I like romance in my books. Big fan of it, in fact. Big, sweeping, epic romance is right up my alley, and considering how fussy I am with most thinks I’m remarkably happy with any kind of romance. Heterosexual, homosexual, pansexual, it all works for me. Hell, I’m even secretly hoping that Jaime and Cersie will work things out, those crazy kids.
So, yes, I like the romance. But, and this is an important distinction, I tend to not like romance novels.* The reason why I don’t like romance novels was clearly illustrated to me, in case I had forgotten, when I decided to read Gail Carriger’s 'Soulless.' 'Soulless' had a cool sounding plot, and a eye catching cover, and I’d seen it described as ‘mannerpunk’ which tickled my fancy, so even though I knew it was technically a romance novel, I still picked it up.
It’s set in your standard Victorian steampunk world, one wherein Vampires and Werewolves live out in the open and in relative peace with normal humans. Alexia, our heroin, is unfashionably Italian, and entirely without a soul. I could not stop thinking about the Simpsons' episode where Bart sells his, but Alexia seems to suffer none of the problems that plagued Bart. Instead the only real ramification seems to be that whenever a vampire or werewolf comes into contact with her, they are rendered wholly mortal.
Pretty cool idea. And there are plenty of those in this book. The world is well drawn and interesting, and the characters are fleshed out nicely. I was a big fan of Alexandria’s flamboyant vampire friend and his army of well dressed spies, who in my opinion did not get nearly enough page time. Of Alexia herself, well. Not a fan, let’s say. Which I’ll freely admit is all on me. I’m just not a fan of that particular breed of female character. Overly stubborn, quick to offense, ridiculously opinionated and Quirky with a capital Q. (First person to suggest that I dislike them because they remind me of myself gets a whollop.) They just annoy me, and Alexia is the worst I’ve seen in a while. But, despite my personal misgiving, she’d still well crafted and I don’t doubt many out there will like her.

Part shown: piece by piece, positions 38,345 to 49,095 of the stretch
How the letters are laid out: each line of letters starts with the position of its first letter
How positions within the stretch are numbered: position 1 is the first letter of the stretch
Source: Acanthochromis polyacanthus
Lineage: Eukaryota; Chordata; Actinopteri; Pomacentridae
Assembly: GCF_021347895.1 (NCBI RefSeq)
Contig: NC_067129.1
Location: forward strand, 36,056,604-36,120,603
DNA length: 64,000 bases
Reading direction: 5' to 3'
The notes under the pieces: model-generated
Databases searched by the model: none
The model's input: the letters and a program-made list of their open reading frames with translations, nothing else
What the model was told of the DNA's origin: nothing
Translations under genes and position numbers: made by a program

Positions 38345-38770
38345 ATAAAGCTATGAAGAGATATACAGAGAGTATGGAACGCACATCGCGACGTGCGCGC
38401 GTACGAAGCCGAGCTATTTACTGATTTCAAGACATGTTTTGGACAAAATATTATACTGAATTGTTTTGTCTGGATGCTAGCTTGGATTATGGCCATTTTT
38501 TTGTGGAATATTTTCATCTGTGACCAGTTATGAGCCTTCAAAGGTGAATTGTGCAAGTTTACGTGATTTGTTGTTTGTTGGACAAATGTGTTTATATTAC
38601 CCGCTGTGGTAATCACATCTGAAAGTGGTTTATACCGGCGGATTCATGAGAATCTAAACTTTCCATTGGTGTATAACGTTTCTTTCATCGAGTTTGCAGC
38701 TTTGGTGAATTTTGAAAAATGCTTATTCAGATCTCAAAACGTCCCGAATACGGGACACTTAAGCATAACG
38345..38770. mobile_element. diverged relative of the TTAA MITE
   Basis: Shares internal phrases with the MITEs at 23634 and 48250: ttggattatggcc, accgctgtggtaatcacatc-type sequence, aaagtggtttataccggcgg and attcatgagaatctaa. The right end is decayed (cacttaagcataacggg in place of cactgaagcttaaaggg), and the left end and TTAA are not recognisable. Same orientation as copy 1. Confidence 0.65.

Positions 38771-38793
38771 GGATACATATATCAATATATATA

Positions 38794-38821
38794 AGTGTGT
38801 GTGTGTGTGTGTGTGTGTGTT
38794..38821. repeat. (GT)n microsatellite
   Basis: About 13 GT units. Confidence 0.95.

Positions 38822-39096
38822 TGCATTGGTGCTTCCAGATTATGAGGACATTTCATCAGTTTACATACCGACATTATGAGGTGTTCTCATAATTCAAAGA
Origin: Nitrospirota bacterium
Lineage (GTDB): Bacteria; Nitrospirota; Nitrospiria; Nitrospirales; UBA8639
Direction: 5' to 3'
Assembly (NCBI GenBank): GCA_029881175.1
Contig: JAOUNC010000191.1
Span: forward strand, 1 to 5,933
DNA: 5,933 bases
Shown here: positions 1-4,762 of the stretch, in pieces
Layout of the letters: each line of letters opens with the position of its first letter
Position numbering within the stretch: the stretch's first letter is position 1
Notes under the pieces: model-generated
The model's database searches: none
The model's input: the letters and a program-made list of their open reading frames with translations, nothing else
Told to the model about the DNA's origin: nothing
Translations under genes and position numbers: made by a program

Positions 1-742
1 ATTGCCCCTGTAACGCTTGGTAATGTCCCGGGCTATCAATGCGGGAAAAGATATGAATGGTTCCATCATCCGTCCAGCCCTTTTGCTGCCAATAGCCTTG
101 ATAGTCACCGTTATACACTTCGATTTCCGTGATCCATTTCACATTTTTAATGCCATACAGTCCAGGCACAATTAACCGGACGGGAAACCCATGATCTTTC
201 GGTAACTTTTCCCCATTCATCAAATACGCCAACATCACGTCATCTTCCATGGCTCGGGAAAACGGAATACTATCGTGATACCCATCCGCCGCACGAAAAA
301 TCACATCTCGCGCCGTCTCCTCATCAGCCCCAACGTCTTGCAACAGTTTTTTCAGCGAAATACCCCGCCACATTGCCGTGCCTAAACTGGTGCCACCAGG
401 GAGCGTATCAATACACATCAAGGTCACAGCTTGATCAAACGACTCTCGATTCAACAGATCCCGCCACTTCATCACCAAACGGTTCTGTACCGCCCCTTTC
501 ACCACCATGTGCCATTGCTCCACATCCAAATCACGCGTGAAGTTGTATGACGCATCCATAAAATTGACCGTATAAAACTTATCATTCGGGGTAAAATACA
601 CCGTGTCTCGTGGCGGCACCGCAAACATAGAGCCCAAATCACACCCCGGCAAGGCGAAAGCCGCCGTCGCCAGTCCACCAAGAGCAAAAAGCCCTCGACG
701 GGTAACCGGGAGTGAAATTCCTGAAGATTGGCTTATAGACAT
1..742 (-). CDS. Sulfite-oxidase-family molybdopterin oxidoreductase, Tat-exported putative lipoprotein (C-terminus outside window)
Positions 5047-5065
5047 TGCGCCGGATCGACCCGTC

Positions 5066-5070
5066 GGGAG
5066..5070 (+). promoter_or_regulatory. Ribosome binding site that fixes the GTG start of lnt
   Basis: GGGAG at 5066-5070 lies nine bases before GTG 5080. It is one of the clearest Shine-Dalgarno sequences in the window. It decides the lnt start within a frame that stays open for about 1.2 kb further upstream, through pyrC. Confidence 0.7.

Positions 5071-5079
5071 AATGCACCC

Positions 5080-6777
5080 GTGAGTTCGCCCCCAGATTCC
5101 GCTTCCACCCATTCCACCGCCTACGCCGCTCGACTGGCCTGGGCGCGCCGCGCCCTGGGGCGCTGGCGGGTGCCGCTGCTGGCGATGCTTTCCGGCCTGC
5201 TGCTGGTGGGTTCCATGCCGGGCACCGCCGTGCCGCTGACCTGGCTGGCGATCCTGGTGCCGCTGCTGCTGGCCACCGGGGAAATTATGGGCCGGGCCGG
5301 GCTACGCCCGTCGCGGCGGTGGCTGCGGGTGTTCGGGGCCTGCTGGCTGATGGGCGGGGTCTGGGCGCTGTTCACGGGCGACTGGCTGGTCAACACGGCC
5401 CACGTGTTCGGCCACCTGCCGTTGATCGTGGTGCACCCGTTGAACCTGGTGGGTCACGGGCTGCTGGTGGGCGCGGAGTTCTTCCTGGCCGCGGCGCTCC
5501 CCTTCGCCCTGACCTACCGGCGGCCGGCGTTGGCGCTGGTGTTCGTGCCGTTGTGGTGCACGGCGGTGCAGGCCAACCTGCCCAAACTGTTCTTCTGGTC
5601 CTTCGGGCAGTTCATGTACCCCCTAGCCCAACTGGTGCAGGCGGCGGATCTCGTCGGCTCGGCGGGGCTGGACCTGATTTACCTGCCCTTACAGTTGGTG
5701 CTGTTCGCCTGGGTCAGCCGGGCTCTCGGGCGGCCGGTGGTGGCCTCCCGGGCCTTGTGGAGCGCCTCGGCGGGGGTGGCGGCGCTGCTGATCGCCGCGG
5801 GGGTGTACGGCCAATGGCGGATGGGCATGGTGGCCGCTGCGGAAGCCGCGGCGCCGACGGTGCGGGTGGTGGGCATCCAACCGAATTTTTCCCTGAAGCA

And in the first few chapters there seemed to be a lot of potential for the plot. Someone out there is making “unlicensed” vampires, rogue werewolves are disappearing, and a mysterious society of academics has set up shop. And here’s where we come to why I do not like romance novels, (usually. There are exceptions!). Because too often a romance novel is not about the plot, it’s about the romance. Rather, the romance is the plot. All of the cool plot happenings in 'Soulless' operate in the background while the romance plays out in the foreground. The plot is really only there to give Alexia and gruff werewolf detective Conall an excuse to interact, and as the novel progresses it works only as a means to force them together and result in more makeouts. (And, really, is being held in a cell the best time to be undressing each other? I have to think not…)
I understand, obviously, that a romance novel is going to feature a lot of romance. I guess I just want it to not be all about the romance to the determent of everything else. Alexia’s soullessness was never really explored, and the mystery of the missing werewolves and newborn vampires was wrapped up neatly and ridiculously obviously. Like, so obvious that you spend most of the book assuming that it must be a red herring, because surely it wouldn't be that obvious...
Despite these negative words, I don’t doubt for a second that a lot of people would enjoy this book. (And I know for a fact that Carriger has a huge following). It’s well written, and the romance between Alexia and Conall is engaging. I just wish that there was more to the book then just the romance.
I doubt I’ll read on further in this series, and I’m sure it will be a while before I try another romance novel. (Although, if you have any recommendations for one that doesn’t stomp on its own plot, I’d be glad to hear it!)
*Please note that all comments about the romance genre are my own opinion. I’ve read very few romance novels and am in no position to comment of the genre as a whole with any kind of authority authority. Peace!
I bought this book